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Pain and Productivity  

Pain is a complex, personal experience and can be influenced by biological, psychological, and social factors. It can be associated with actual tissue damage or act as a signal to protect the body from a potential injury. Therefore, pain does not necessarily mean a physical injury has occurred and the experience of pain can change day to day.  Persistent (chronic) pain is any pain that lasts longer than 3 months or that is beyond normal healing times and results in an average of 9 days of work missed per year or 2.4-9.8 hours/week of productivity loss.  

A warehouse worker holding his neck and shoulder in pain

Persistent pain can lead to poor sleep, less engagement with work duties, increased risk for musculoskeletal injuries, increased opioid use, low energy, brain fog and higher employee turnover. Physical Therapy is a great way to prevent injuries and improve movements while on the job site.  

How can a physical therapist collaborate with you?  

  • Stretching: Create a stretching program that allows you to get your body moving and alleviate some tightness and tension.  
  • Strengthening: Discover areas that could benefit from stabilization and strength and guide you to the correct exercises.  
  • Education: Knowledge is power. Understanding pain and how it affects you allows you to strategize how to treat it.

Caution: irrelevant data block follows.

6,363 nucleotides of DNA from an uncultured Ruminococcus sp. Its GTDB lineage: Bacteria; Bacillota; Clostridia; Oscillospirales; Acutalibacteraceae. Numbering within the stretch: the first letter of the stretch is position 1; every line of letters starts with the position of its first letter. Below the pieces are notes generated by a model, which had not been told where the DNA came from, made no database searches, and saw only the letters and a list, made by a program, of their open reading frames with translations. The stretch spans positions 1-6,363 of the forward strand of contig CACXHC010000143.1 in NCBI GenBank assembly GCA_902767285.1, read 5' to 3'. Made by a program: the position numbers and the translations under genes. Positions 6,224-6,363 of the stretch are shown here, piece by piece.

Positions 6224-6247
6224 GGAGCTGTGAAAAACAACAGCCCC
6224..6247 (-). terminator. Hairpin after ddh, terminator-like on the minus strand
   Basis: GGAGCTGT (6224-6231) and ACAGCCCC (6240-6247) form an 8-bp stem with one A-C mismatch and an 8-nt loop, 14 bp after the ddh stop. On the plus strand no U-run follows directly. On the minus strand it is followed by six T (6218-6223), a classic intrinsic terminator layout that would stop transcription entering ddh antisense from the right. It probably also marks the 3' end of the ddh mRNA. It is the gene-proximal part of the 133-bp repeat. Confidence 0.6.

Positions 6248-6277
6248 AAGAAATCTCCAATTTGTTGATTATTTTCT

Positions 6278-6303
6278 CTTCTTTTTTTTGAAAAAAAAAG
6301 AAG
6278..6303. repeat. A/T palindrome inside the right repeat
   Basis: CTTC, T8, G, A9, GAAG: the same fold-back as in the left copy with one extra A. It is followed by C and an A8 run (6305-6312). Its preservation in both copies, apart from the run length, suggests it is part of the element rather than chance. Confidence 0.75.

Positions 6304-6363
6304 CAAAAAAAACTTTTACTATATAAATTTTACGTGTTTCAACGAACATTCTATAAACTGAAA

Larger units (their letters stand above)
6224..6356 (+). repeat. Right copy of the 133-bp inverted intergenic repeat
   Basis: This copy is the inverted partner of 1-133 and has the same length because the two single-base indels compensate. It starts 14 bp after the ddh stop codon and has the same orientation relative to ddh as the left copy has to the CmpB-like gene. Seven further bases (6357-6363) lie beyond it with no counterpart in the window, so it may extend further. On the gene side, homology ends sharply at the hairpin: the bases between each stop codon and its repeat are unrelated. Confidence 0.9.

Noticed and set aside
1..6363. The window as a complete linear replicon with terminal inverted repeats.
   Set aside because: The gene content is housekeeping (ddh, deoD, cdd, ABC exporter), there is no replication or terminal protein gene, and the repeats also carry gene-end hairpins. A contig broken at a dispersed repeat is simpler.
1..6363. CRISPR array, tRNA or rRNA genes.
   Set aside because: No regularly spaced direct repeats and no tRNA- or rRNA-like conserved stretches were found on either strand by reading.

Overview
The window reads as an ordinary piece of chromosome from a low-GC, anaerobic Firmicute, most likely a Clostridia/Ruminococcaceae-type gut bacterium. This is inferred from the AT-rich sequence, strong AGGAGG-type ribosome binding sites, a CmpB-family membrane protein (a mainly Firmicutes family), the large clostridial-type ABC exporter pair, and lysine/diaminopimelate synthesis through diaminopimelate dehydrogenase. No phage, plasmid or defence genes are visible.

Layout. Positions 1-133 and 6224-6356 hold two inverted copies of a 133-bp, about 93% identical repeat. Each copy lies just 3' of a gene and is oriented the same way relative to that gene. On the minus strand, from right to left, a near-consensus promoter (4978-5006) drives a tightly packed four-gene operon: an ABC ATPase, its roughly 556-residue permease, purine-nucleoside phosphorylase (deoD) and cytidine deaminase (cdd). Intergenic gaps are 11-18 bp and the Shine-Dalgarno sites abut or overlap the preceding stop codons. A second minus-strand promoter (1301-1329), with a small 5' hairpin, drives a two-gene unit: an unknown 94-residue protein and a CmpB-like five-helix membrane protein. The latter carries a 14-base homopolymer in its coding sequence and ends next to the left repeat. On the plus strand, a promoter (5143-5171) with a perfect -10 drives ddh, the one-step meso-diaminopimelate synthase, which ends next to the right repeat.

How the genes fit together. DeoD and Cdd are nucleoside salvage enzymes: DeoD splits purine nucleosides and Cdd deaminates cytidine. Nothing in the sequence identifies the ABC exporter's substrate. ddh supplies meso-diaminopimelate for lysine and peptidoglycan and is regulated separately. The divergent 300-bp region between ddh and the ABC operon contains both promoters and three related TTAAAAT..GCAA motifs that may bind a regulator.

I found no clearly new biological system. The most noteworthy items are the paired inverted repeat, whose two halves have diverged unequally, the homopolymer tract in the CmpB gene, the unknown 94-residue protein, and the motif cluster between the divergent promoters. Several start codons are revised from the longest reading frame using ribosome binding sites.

• Body mechanics: Analyzing how you move your body at work to stay healthy and pain free. 
  • Low impact aerobics training: Improves blood flow and decreases feelings of pain.  

What can YOU do at work to reduce pain and increase productivity?  

  1. Ergonomics: Being aware of your body and workplace set up can help to alleviate discomfort. Keeping correct posture and adjusting the work environment to fit you as much as possible.  
  1. Stretching: Light stretches throughout the workday can decrease fatigue and discomfort at the end of the day.  
  1. Microbreaks: Taking 30-60 seconds every 20 minutes to break up repetitive or static postures.  
  1. Manage stress: Find strategies to decrease stress and strain at work like setting boundaries, deep breathing and developing healthy responses.  
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